The Trustee with the Right Stuff

When you create your family trust, pick a successor trustee with the right stuff. This person will administer the trust after you pass away or become unable to handle the responsibilities yourself. Extreme care should be taken when nominating a trustee and alternate trustees. The fiduciary responsibilities owed by a trustee to the beneficiaries are a serious matter. You need a trustee with the right stuff.

A trustee can be held liable for negligence in administering the estate. That’s why your trustee needs basic administration skills to competently manage and distribute estate assets and income. The trustee can also face serious legal and financial consequences for any intentional misconduct. So your trustee also needs to be a person you can trust.

And finally, the best suited individual will often be a person with the respect and cooperation of the other family beneficiaries. This person is generally best situated to lead and resolve any disagreement.

For most families the choices are very limited when it comes to trustee nomination. Sometimes the best choice is clear. Other situations require a great deal of consideration before settling on a trustee. You’ll also need to decide on a couple of successor trustees, who can serve if your first choice is unable or unwilling to serve.

Here’s three things to consider when picking the trustee with the right stuff:

  1. Trustee Capabilities & Experience – A trustee needs basic money management and organizational skills. Your trustee may be required to deal with the likes of banks, county recorders, creditors, estate property income, taxes, etc. While the services of a CPA, attorney and other professionals may be used, the trustee still needs to properly manage the assets. When a person has the fiduciary duty to manage money for someone else, negligence or misconduct can spell big trouble for the trustee. It’s not fair to the trustee or beneficiaries to create a situation where financial mismanagement is likely to occur.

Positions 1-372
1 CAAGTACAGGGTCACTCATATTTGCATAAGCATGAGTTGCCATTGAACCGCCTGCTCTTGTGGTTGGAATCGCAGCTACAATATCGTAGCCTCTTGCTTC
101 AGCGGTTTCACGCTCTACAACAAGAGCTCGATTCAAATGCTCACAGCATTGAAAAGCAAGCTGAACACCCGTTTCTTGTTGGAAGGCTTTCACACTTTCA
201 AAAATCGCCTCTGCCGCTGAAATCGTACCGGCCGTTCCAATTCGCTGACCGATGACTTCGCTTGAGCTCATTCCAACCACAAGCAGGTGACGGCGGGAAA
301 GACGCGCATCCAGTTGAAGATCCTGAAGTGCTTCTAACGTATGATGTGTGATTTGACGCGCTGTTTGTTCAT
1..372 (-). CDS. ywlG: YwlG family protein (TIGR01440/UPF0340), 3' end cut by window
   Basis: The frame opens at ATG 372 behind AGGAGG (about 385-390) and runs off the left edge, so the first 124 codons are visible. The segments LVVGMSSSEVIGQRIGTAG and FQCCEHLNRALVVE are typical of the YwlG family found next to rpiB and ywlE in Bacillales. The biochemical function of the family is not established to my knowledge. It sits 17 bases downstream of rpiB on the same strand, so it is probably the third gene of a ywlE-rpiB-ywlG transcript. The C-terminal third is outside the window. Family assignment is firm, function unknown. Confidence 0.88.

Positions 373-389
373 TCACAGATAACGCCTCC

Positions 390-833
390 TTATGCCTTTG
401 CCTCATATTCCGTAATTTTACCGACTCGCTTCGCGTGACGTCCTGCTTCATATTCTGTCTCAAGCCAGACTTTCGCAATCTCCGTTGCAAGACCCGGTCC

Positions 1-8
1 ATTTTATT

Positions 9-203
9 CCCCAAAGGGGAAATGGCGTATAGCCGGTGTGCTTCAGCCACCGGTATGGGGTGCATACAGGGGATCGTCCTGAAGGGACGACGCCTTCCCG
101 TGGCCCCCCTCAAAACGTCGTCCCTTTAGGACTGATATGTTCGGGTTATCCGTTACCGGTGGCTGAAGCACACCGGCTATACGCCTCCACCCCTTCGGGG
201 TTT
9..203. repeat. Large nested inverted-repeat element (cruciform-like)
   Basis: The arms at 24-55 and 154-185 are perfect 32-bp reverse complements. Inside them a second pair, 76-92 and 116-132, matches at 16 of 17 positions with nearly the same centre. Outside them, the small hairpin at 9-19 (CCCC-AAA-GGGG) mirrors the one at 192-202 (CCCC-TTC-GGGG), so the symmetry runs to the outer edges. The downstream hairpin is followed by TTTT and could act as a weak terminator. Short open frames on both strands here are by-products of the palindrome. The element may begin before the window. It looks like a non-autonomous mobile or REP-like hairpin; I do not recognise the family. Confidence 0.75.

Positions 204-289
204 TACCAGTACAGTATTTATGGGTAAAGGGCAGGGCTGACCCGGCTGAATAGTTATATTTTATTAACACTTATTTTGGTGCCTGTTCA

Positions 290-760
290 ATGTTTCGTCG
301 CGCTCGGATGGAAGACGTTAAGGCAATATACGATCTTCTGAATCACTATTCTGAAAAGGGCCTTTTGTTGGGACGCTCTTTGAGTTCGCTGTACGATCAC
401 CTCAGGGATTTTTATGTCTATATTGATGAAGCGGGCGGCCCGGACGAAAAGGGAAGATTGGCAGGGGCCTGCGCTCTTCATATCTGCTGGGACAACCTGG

1. Personalities, Disorders, and Spendthrifts – We all have personal problems of varying degrees. Personal issues and circumstances can make a person unsuitable for taking on the responsibilities of trustee. For some people it’s difficult not to invade the trust assets for their own benefit. Others are irresponsible and make poor financial decisions. Often our loved ones fall into addiction or have other behavioral issues like gambling. Honesty and integrity concerns are another unfortunate fact of life. Sometimes laziness or apathy will bear on trustee suitability. While all these people may be beneficiaries, as a trustee they pose a risk to the beneficiaries and themselves for negligence or misconduct. The fiduciary duty of a trustee requires the individual to put their interests behind the beneficiaries’ interest. Individuals suffering from addiction or behavioral disorders may find it difficult to faithfully manage trust assets in compliance with the law.


  1. Family Dynamics – Regardless of whether your family is a dynasty or simple household, there are certain family members who have the influence and power. Some families have a matriarch whose wisdom always prevails. Others might have a sibling whose professional experience and education makes them the ‘go-to’ person for important family decisions. Who in your family is most adept at managing conflict and making important decisions with the support of the family? When choosing a trustee consider the family power and influence structure. Family leaders and decision makers are often the most natural choices as successor trustees. says be thoughtful when nominating trustees for your family’s trust. The trustee with the right stuff will be a responsible family member or friend, with necessary administration skills, with the respect and support of the family.


Kevin Walsh

Managing Attorney

1Source Law LLC


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